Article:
Analyzing the Effect of Anti-Abortion U.S. State Legislation in the Post-Casey Era

This is a review of Analyzing the Effect of Anti-Abortion U.S. State Legislation in the Post-Casey Era (2011) by Michael J. New. State Politics and Policy Quarterly 11 (March): 28-47. You can find the original in Google Scholar.

When states make it harder to get an abortion, the abortion rate falls.

A few months ago, SPPQ published an article by Michael New asking a simple question: Do anti-abortion laws have any effect? It’s a good question. Although the number of abortions performed in the U.S. fell by 22.2% between 1990 and 2005, it’s not clear what caused the decline. Maybe it was the abortion restrictions passed by many states during the 1990s. Maybe it was just a societal change in values. Maybe economic growth caused the decline, with more women deciding they could afford to raise a child. Maybe contraceptives became more effective, or used more often. It’s hard to say.

For a political scientist, of course, the political angle is most interesting. So New sets up a test to see whether new abortion restrictions played a role.

What kind of abortion restrictions are out there?

Prior to the Supreme Court’s 1992 Casey decision, states had very few options when it came to restricting abortion. Really, there were only two options. First, states could require parental notification or consent prior to a minor’s abortion, but those rules would affect only minors. Second, states could refuse to fund abortions via Medicaid, but those rules would affect only poorer women who used Medicaid.

After Casey, states were free to try other restrictions as long as they did not impose an “undue burden” on the woman’s right to pursue an abortion. So states came up with waiting periods, “informed consent” laws, and other innovations.

In his analysis, New looks at the effects of the two old restrictions (parental involvement and restrictions on Medicaid) and of one new restriction (informed consent).

What’s the effect of these restrictions?

New sets up the analysis well. He collects data on the abortion rate (# of abortions per 1000 women) and abortion ratio (# of abortions per 1000 births) in each state, each year. He uses state and year fixed effects, and also tries other panel corrections (such as panel corrected standard errors and other specifications). He includes a number of reasonable control variables. The analysis is set up well. Overall, here’s what he finds:

  • Parental involvement laws do not have a statistically significant effect in the overall model, but when he looks only at the abortion rate for girls 13-17 years old, these laws reduce the in-state abortion rate among minors by around 15%.
  • Medicaid restrictions reduce a state’s abortion rate by around 8-9%.
  • Informed consent laws have roughly half the effect of Medicaid restrictions, reducing the state’s abortion rate by around 4-6%.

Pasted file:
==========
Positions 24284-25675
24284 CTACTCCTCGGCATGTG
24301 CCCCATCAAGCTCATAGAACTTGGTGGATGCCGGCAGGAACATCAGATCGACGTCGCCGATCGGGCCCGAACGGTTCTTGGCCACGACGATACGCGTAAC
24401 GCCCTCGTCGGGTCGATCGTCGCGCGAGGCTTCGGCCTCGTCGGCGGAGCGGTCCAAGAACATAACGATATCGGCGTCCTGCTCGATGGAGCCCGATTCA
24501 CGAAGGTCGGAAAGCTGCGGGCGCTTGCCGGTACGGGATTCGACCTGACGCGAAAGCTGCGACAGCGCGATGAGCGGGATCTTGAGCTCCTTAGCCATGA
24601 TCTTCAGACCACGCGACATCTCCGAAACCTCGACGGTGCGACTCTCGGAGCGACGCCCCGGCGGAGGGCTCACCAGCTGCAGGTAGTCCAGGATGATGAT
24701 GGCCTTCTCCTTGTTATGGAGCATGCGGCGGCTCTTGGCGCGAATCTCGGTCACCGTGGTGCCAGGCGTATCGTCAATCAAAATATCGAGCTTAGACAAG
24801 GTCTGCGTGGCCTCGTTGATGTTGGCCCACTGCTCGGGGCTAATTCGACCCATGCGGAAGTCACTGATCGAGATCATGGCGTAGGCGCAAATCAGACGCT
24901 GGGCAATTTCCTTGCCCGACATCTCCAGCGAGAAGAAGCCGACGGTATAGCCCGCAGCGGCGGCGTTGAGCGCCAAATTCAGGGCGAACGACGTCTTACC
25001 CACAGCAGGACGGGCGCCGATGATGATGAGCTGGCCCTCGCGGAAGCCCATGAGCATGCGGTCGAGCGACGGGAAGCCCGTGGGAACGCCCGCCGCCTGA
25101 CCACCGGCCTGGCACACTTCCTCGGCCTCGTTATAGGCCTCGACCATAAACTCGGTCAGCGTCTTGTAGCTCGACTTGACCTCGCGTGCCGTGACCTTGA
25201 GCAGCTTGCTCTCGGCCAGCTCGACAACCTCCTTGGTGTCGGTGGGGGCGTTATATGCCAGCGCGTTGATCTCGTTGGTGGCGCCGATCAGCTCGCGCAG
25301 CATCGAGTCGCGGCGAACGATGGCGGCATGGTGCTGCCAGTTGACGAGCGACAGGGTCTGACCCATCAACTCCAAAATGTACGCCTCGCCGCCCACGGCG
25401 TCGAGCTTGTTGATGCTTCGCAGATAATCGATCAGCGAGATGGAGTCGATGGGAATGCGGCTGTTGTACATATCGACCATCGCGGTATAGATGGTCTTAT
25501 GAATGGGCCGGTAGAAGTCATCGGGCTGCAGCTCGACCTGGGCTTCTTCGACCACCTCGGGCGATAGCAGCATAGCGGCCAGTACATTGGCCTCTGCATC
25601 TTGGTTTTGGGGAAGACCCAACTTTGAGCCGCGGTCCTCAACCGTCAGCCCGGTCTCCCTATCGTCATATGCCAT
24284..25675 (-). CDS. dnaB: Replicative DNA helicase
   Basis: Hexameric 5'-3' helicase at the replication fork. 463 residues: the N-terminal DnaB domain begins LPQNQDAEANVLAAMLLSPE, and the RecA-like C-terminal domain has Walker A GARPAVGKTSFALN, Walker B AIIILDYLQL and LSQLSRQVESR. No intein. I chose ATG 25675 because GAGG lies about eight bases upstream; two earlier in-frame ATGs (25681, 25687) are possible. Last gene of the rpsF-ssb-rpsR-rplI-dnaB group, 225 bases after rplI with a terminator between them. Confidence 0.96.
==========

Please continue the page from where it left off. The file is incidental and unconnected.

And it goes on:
Are we sure that the laws caused these changes and not something else?

As a check on endogeneity, New slices the analysis a few other ways. For example, he shows that parental involvement laws affect abortion rates only for girls 13-17, while informed consent laws affect abortion rates only for women 18-45. If these laws affected all age groups equally, we might worry that underlying shifts in each state’s values were causing both (a) adoption of these laws and (b) declines in abortion. But since these laws have different results on different age groups (as we would expect), it seems plausible that the laws are actually causing the change.

Likewise, New shows that if two states pass similar laws, but the courts in one state nullify the laws, then the abortion rate declines only in the state where the restrictions stood. This is further evidence that the laws are causing the changes, not underlying societal shifts.

Comments

Although I am no expert on abortion policy, it appears that New has set up his models in an orthodox way. I see little reason not to accept his claim: When states make it harder to get an abortion, the abortion rate falls. We don’t know from this analysis what the causal mechanism is. It could be that women are more careful not to get pregnant, recognizing that it may be hard to abort the pregnancy. Or it may be that more women are carrying their children to term, becoming reluctant mothers. New’s analysis doesn’t get into that.

I have only a few concerns about New’s method. In a footnote (#14), New writes that he has chosen not to analyze waiting periods. Many states require women to visit a doctor twice to get an abortion. After their first visit, they must wait a set amount of time before returning for the actual procedure. New does not analyze waiting periods, apparently because they are multicollinear with other types of laws: “Waiting periods are typically enacted in conjunction with other types of anti-abortion laws, making them difficult to properly analyze.” If that’s true, then perhaps it’s the waiting periods–not the informed consent laws–that are driving the results in New’s models. Earlier (pg 32), he criticizes previous authors for failing “to examine the effects of individual types of anti-abortion laws in their analysis.” Perhaps the same could be said of New’s analysis.

Also, it would seem that New should interact his “Medicaid restrictions” dummy with an indicator of the state’s poverty rate. If Medicaid will not fund abortions in a particular state, the effect will be most pronounced among poorer women. He includes many economic control variables in his model (so many, in fact, that there may be a multicollinearity problem among these variables), but he ought to interact these poverty variables with the Medicaid dummy.

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